Lamphun is famous across Thailand for its lam yai (longan) orchards. The succulent fruit is so important to the local economy that it gets its own festival with the annual Lam Yai Festival in August. The lam yai season runs from July to October and if you’re in Lamphun at this time look out for the speciality dish of longans and sticky rice (khao niao lam yai).
Lamphun is around 30 km from Chiang Mai and can comfortably be visited as a day trip. Although you can arrange a tour to Lamphun from Chiang Mai, it’s also straight-forward to travel independently.
For less than 20 baht, you can take the ordinary train from Chiang Mai to Lamphun. Buy tickets on the day of travel. At the time of writing there is a 09.30 departure which arrives in Lamphun at 10am. Train times coming back to Chiang Mai aren’t so convenient for day-trippers so it’s easier to take a bus or songthaew for the return journey.
From Chiang Mai, blue songthaews run at regular intervals to Lamphun during the day from a stop near Waworot Market. They also run from the other side of Nawarat Bridge. The fare is 20 baht and although the journey is slow with lots of stops to let off and pick up passengers, it’s an interesting slice of local life. There is also the advantage that the songthaews take the scenic tree-lined route from Chiang Mai to Lamphun. Alternatively, take a local bus from Chang Puak bus terminal in Chiang Mai to Lamphun bus station.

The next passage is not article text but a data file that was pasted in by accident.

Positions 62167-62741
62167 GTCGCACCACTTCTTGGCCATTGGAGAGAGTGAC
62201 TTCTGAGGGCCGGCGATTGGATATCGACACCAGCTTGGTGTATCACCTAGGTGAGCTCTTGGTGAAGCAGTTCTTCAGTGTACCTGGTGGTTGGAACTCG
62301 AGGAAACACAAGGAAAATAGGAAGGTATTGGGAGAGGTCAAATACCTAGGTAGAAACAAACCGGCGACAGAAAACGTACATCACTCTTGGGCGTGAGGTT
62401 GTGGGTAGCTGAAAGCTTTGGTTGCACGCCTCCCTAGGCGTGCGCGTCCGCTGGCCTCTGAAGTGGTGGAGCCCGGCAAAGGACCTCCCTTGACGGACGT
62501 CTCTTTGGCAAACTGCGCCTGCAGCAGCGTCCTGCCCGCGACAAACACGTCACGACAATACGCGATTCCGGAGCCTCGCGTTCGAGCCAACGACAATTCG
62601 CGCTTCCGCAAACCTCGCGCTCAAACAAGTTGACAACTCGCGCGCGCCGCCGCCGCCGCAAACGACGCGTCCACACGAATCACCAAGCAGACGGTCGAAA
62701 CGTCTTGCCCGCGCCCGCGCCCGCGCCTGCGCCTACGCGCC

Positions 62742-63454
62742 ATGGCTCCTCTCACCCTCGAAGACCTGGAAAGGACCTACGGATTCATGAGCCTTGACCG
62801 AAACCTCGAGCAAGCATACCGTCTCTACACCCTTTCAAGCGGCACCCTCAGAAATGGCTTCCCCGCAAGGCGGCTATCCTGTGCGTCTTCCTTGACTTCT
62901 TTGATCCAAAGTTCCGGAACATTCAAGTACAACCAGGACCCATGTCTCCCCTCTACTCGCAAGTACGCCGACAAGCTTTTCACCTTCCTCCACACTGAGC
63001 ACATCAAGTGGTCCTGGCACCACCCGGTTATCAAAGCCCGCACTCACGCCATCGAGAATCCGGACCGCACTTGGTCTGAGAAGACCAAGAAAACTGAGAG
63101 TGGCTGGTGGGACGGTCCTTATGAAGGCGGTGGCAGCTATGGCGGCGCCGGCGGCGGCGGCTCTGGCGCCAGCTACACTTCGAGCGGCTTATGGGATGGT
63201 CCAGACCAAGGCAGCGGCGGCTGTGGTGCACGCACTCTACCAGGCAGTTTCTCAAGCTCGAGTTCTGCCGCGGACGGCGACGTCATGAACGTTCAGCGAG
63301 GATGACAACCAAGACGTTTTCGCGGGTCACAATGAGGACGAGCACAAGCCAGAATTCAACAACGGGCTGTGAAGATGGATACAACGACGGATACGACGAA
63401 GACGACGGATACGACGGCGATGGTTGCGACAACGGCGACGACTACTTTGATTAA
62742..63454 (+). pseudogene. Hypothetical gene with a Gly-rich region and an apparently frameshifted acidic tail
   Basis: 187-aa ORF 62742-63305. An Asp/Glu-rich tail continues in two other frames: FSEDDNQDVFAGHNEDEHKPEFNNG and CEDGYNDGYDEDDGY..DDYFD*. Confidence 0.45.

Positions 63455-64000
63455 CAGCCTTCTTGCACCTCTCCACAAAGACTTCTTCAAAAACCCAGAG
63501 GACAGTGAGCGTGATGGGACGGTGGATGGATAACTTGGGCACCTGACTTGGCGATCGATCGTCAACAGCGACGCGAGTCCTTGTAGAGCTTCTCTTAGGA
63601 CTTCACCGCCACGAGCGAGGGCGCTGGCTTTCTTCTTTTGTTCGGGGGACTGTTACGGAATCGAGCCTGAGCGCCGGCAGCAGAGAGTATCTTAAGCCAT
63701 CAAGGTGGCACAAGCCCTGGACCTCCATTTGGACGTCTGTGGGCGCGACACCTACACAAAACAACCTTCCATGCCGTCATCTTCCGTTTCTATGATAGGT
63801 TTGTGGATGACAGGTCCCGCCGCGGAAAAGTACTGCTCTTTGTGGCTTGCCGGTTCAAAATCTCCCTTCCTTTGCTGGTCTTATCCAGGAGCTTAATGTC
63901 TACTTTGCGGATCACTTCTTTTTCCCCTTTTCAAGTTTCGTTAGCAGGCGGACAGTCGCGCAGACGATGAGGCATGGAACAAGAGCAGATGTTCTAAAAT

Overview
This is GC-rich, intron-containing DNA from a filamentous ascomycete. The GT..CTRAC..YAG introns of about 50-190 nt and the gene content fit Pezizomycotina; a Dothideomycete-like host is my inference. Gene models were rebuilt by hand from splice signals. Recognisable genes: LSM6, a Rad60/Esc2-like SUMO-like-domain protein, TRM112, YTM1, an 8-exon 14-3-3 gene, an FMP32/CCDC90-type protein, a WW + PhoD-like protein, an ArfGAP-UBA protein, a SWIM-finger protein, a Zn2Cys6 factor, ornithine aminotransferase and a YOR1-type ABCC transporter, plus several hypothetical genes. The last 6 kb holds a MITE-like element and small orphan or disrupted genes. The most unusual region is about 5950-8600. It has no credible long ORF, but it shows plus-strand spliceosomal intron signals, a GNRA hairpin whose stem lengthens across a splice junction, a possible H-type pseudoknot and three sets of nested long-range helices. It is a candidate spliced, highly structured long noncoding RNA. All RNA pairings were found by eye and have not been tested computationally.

On arrival in Lamphun, you can cover most of the main sights in the compact city centre on foot or by bicycle. For short journeys around the city centre, you can hire a samlor (bicycle rickshaw). There is also the option of a tourist tram service. This runs from Wat Phra That Hariphunchai and the route covers nine sites around the city. The tram service targets Thai tourists with an on-board commentary only in Thai, but anybody is welcome to join. Tickets cost 100 baht.